by Robert X. Perez
December 17, 2011

Pumps & Systems, September 2007

When I was first asked to define MTBF, MTBR, and MTBPM, I wasn't sure why. Of all the myriad reliability metrics employed, I had to ask myself, "Why were these singled out?" It wasn't until I ran across the following definition from PIP did I understand:

Process Industry Practices (PIP) defines Mean Time Between Repairs as: "The most common measure of operating reliability typically stated as the average operating calendar time between required repairs for a particular piece of machinery, type of machinery, class of machinery, operating unit or plant. MTBR is not Mean Time Between: (a) Failures, (b) Planned Maintenance, or (c) any other categorization of shutdowns. MTBR calculations include Repairs due to (a) Failures, (b) Planned Maintenance, or (c) any other categorization of Repair events."

I was surprised to find all three reliability metrics of interest mentioned here. As I thought more about this PIP definition, I began to realize why these metrics are so important and why they need to be better understood.

Dealing with Dirty Data

Before I define the reliability terms in question, I want to provide some perspective on the person that the PIP standard was written for: maintenance personnel. I have worked in maintenance organizations for over 20 years, so I feel somewhat qualified to present the maintenance perspective on maintenance data analysis.

Let's first consider a hypothetical pump timeline (see Figure 1).

Figure 1We can see that this timeline is composed of various event types, i.e. failures, repairs, and PM events. Ideally, we would like to know how long a new or refurbished pump lasts before it fails. But there is always a trade-off between theory and practice. In reality, you are usually only able to determine the average or mean between time between failures or repairs. Reliability theory tends to deal with failure data, while maintenance organizations deal with maintenance events. "But aren't failures and maintenance events the same thing?" you ask. My response is, "Not at all." Maintenance events fall to many categories, such as:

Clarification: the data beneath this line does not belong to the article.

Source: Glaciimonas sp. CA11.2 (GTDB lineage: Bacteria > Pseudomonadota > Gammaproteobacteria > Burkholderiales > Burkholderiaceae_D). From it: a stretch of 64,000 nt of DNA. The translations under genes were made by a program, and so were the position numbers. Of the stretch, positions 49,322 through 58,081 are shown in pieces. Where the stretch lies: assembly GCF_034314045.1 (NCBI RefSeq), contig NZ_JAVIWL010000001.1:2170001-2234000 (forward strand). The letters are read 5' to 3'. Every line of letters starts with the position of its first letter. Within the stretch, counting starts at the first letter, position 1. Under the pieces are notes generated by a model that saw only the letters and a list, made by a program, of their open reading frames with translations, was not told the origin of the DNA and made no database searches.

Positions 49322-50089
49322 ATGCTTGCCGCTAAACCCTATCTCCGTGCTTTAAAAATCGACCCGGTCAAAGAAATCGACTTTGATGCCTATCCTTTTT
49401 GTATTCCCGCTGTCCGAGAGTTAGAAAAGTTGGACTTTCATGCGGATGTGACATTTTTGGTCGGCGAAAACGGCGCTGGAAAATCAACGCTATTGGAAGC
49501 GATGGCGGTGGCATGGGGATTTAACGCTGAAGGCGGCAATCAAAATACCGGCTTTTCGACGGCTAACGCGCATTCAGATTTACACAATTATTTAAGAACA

• Repairs to restore pumps to serviceable conditions
  • Regular internal pump inspections
  • Preventative maintenance events, such as oil changeouts
  • Predictive maintenance events, such as data collections
  • Preemptive repairs that are done before a pump actually fails
  • Maintenance activities that are not associated with a pump but are credited to a pump's functional location due to the proximity of the work

Only the first category actually pertains to a known pump failure. It should be noted that the second category is deemed to be a repair by PIP if the inspection uncovers a failed or failing component.

To make matters more complicated, defining failures in real world environments can sometimes be challenging. If you are running tests on light bulbs, it's easy to know when failure occurs. However, here are a few examples demonstrating the difficulties in determining what is and what is not a failure:

  1. You discover a seal has a one drip per hour leak. Is this a seal failure? When did it start leaking?
  2. During a planned pump inspection, you find the impeller has lost 50 percent of its thickness. Is it a failure? If so, when did it pass the threshold from acceptable to unacceptable?
  3. A pump vibration levels jump from .11-ips to 0.25-ips from one pump inspection to the next. Management wants to repair the pump before things get worse. Is this a failure? When do you say it failed? Can you say it's 80 percent failed when it was removed?

One thing maintenance folks (and accountants) know for certain is when they have performed maintenance on a pump. In addition, they store their maintenance data to the point of information overload. Ask any maintenance engineer or specialist for pump maintenance data and he or she will present you with reams of it. The problem is that it's usually in a form we call "dirty data." Dirty data is an aggregate of predictive maintenance, preventative maintenance, repair and extraneous data that must be carefully culled before it is usable.

Let's look at some sample pump data in Table 1.

Table 1We have run a hypothetical report of completed work orders for Pump 101 over a 15-month period. Over that time, we see there have been 14 completed work orders (a completed work order is any work order that has been created and closed). Does this mean we have experienced 14 failures or have completed 14 repairs? Certainly not.

Any experienced maintenance person can look at Table 1 and determine which work orders represented real repairs, which ones were preventative or predictive maintenance activities, and those that were unrelated to the pump, such as the leaking suction valve. (By the way, the lack of details in Table 1 is typical of real-world data. We never have all the details required to make a fully-informed decision on the true nature of maintenance events.)

Note that I have highlighted two work orders in green that I believe represent actual repairs. So, instead of 14 repairs we really only have 2 repairs required to return this pump to operative condition.

In summary, we can state that maintenance organizations: